On this Earth Day, renewable energy is in focus around much of the world. While Hawaii is a leader in some aspects of energy policy, clean energy is also gaining traction on the Korean peninsula in both the south and the north.
There was some surprising news out of North Korea last week. Not about weapons testing or diplomacy, but about solar energy.
Reuters reports solar panels are becoming cheaper and more widely available in the country. This doesn’t come from any altruistic sense of the benefits of clean energy, but at least in part as a practical way around economic sanctions which block imported oil and coal.
Earlier this month, a North Korean government newspaper reported a group of workers at a cooperative farm who surpassed a production goal were rewarded, in part, with solar panels. Reuters also quotes recent defectors as saying more teahouses and karaoke bars have switched from diesel generators to solar power.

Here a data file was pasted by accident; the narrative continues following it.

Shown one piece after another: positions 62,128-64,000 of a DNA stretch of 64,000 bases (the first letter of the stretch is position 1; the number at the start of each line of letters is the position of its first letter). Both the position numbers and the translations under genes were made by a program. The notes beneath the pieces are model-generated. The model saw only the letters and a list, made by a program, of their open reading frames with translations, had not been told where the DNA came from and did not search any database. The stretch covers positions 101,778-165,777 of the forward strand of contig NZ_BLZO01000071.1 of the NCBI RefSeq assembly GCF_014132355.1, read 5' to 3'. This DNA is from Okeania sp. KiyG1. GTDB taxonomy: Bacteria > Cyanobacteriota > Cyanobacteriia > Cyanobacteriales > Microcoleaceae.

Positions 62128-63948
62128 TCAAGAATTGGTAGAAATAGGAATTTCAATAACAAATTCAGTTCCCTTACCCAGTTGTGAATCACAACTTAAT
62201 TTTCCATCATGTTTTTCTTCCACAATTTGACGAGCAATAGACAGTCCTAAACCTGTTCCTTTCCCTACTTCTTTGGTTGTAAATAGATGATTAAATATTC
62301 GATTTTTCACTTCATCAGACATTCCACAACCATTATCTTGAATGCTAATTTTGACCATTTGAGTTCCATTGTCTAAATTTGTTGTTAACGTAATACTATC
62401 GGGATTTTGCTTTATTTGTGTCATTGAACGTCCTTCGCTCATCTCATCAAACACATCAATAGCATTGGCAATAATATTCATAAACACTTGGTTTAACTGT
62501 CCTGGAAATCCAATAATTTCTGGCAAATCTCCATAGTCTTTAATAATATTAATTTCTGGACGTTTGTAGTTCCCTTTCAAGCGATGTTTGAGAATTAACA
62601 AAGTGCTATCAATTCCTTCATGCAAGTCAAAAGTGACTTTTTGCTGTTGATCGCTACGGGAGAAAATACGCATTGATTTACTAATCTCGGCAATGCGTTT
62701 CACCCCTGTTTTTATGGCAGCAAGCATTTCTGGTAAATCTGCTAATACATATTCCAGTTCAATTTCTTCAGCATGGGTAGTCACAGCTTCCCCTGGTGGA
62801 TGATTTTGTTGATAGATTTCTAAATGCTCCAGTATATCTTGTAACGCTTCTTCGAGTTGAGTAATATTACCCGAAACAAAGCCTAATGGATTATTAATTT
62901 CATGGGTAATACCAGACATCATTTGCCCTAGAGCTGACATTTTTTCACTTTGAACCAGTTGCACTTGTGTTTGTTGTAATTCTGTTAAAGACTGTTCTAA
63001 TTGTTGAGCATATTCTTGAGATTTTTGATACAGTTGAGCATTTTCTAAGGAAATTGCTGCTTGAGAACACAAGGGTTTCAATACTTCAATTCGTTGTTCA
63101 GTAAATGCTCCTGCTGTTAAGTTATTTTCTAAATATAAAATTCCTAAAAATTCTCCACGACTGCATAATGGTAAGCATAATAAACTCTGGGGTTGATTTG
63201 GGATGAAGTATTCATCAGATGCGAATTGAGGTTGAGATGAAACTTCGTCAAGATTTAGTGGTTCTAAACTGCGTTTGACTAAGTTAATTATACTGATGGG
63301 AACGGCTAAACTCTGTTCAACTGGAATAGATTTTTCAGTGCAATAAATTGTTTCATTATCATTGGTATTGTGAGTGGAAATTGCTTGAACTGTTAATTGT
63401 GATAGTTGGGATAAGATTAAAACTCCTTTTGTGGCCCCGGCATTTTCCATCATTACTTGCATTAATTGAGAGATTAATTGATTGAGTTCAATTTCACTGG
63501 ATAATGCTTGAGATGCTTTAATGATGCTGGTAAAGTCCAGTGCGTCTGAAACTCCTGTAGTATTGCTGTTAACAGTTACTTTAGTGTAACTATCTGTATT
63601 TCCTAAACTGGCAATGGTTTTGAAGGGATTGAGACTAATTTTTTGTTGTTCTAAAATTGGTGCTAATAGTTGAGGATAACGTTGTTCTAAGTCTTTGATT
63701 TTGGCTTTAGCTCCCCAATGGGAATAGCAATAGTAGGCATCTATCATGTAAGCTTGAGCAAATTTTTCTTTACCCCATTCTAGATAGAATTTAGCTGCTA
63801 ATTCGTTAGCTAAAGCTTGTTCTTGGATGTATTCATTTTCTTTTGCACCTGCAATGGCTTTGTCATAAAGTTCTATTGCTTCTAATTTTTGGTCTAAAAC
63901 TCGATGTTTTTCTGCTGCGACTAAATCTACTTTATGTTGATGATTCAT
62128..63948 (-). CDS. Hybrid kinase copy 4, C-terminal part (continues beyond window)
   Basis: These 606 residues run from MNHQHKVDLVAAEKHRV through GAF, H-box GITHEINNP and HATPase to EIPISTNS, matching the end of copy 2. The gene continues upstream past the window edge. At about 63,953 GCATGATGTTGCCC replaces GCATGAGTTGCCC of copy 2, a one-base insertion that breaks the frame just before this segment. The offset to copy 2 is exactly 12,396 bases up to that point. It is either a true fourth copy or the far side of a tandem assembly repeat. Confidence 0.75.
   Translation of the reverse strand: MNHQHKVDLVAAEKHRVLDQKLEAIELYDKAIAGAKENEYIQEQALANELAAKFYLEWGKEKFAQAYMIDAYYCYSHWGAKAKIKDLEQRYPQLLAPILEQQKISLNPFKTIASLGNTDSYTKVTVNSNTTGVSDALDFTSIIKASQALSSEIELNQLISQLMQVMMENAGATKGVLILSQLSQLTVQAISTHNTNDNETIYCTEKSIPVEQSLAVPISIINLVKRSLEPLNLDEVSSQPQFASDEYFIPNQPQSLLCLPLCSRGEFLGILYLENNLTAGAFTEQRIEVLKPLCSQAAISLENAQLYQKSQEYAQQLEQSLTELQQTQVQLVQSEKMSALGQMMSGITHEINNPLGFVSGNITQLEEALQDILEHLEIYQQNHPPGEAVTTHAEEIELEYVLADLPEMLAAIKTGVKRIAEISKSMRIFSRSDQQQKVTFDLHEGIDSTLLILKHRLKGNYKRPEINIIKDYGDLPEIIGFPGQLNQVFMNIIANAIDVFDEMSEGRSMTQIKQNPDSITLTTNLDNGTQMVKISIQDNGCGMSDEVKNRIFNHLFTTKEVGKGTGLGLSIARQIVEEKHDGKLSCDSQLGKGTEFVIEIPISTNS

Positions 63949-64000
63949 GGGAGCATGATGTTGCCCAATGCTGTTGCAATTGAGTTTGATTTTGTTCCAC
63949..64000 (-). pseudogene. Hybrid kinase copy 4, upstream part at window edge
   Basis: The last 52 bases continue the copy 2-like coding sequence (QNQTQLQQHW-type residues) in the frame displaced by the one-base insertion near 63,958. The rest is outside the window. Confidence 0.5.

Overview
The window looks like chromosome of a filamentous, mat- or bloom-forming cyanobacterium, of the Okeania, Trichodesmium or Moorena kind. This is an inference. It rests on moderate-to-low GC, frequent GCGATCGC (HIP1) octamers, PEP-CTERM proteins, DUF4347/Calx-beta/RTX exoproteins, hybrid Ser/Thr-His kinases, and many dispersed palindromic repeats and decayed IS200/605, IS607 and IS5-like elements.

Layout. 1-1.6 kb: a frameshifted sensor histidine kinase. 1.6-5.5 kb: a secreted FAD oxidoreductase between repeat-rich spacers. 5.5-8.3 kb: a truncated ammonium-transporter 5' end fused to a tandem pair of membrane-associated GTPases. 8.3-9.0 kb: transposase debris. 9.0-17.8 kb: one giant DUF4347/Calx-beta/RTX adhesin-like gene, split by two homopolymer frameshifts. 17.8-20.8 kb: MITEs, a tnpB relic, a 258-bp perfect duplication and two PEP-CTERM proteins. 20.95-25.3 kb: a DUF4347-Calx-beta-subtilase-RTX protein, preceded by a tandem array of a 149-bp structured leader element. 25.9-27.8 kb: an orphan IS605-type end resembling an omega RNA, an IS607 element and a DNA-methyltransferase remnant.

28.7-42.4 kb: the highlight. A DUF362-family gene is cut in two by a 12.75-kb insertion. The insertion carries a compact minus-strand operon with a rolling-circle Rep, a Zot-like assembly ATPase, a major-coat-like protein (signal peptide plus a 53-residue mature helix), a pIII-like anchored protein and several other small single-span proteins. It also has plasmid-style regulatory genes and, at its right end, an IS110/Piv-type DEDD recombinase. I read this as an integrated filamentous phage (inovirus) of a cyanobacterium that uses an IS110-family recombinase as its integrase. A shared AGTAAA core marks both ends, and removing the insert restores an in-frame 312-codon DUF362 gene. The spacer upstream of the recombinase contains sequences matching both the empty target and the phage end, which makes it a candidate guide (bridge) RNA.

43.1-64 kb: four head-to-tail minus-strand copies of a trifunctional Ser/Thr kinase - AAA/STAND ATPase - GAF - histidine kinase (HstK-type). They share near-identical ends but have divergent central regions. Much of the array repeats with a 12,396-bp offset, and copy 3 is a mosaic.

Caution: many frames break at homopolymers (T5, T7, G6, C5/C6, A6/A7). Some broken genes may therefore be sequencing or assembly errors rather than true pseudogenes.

On the other side of the 38th parallel, South Korea’s largest wind farm went on line this month. Korea East-West Power added 35 new wind turbines to a facility about 150 miles south of Seoul. Company officials say the total output of more than 140 megawatts is enough to supply electricity to nearly 73,000 households.
According to government figures quoted by the Joongang Daily, renewable energy in 2017 made up about seven and a half percent of South Korea’s energy use.
The government wants to nearly triple that to 20% renewable energy use by the year 2030.